Other honorees include: Jason Antos, screenwriter and author; William Asadorian, archivist and librarian at the Long Island Collection and the Social Sciences Divisions of the Queens Borough Public Library; Carl Ballenas, moderator, the Immaculate Conception School; Christopher Collura, award winning print and broadcast reporter; Denward Collins, former president, Nassau County Historical Society; George Fosty, founder and president of Society of North American Historians And Researchers; Ron Marzlock, vice president of the Central Queens Historical Association; and Jim Trent, founder and president of the Queens County Farm Museum, the largest working farm museum in the world.
Bayville resident Dave Gugerty, Esq. recognized familiar faces including Jankowski of the Oyster Bay Railroad Museum. He said his children attended Oyster Babies and visited the trains. He brought citations to the honorees from Legislator Judy Jacobs. Gugerty said he is indebted to history as his daughters won prizes for articles on the history of the Bayville Bridge and the Nassau County Executive Building. Gugerty is running for a seat on the Nassau County Legislature 18th District.
The reception honored Long Islanders who have distinguished themselves as advocates for history’s vital role in our lives today. Historic preservation and education are two critical elements of the OBHS’s core mission. In addition, the reception raised funds in support of the society’s ongoing programs and services, including exhibitions, lectures, book signings, workshops, and other community events. For more information call 516-922-5032.
Saturday, 08 March 2014 00:00
Local author Rajdeep Paulus of Locust Valley is living the writer’s dream. After having her first young adult novel published last year with positive reviews, she has just released her second novel, and will be holding a book signing at The Book Revue in Huntington on March 12.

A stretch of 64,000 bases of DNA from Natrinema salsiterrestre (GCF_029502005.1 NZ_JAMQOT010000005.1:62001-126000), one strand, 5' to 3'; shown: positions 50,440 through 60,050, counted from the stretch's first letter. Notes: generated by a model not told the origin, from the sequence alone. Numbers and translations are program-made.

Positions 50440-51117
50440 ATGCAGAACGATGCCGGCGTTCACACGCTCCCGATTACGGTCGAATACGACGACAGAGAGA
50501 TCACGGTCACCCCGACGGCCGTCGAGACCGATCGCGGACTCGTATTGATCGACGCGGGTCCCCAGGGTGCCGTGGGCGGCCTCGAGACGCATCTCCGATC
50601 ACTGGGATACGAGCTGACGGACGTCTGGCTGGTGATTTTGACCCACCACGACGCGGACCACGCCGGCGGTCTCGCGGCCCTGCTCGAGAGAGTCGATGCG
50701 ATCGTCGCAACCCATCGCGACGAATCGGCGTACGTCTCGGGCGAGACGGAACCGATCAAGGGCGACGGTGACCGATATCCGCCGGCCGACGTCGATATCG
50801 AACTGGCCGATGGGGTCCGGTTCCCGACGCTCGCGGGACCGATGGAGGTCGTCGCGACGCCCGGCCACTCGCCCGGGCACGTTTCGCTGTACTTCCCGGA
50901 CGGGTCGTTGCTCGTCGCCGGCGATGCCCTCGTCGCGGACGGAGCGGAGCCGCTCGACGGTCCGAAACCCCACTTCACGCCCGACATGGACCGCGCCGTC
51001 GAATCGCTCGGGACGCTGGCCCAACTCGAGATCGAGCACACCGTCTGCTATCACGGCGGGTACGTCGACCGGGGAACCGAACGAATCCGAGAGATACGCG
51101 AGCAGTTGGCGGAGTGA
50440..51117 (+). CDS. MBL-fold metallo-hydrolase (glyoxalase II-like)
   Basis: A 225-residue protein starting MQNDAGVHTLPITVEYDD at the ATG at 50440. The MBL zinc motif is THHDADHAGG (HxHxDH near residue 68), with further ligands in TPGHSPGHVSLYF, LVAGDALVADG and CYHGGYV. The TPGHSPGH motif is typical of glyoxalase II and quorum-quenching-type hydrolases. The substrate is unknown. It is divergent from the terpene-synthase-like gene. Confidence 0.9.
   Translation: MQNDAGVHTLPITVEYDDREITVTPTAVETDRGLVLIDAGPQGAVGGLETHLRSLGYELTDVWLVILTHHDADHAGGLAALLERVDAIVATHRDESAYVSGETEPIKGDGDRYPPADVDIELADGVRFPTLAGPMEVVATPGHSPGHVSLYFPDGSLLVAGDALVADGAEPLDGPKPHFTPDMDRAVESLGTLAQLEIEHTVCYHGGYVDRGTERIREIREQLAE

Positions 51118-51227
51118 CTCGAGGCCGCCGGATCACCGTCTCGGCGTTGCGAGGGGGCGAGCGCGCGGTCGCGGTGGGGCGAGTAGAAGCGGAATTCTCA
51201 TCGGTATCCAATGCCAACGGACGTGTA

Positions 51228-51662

Her first book, Swimming Through Clouds, is about a high school transfer student and her friendship with the basketball captain during their senior year. The sequel, Seeing Through Stones, was released March 1.The mom of four girls only recently tried her hand at novel writing; an English major in college who then taught for a few years, says, “I spent about a decade doing the mom thing...then as my youngest got to be school age, my husband asked me, ‘What do you want to do with your life now?’”
Friday, 07 March 2014 00:00
February, Black History Month, was celebrated by the Hood A.M.E. Zion Church of Oyster Bay with a series of special events.
“The whole month was inspiring, so I am looking forward to doing it next year,” said Black History-Harriet Tubman Committee Chair Diane Cortes-Evans.
The month included a visit from Assemblyman Charles Lavine, who attended the Feb. 9 service and presented Pastor Linda Vanager with a citation from the NYS Legislature for the church’s work in preserving the Pine Hollow Cemetery, and a lecture by historian Simon Rutledge.
Thursday, 06 March 2014 12:01
On Saturday, Feb. 22, as temperatures rose to well above freezing for the first time in weeks and the melting snow created a thick fog, the Oyster Bay High School Varsity Lady Baymen Basketball Team showed up at Long Island University ready to play.
Thursday, 27 February 2014 11:48
The Winter Varsity Sports Season is into post-season play in Oyster Bay. Many fine young athletes have excelled this season and were chosen by the Oyster Bay High School coaches as Athletes of the Month for February.
Cassidy Exum has been a member of the varsity wrestling team since his freshman year. Since that time, he has achieved All-County honors, which includes a Nassau County Small School County Championship. This year, Exum started his competitive season with success. He was a place winner in the annual Locust Valley Tournament, a Hank Paris Tournament Champion and a Bethpage Tournament Champion, where he was presented with the Champion of Champions Award. Exum’s success is due to his work ethic, dedication and discipline.; he is a fierce competitor which will help him as he competes for his second Nassau County Championship. Exum is coached by 2012 Coaches of the Year Jay Davis and Doug Axman.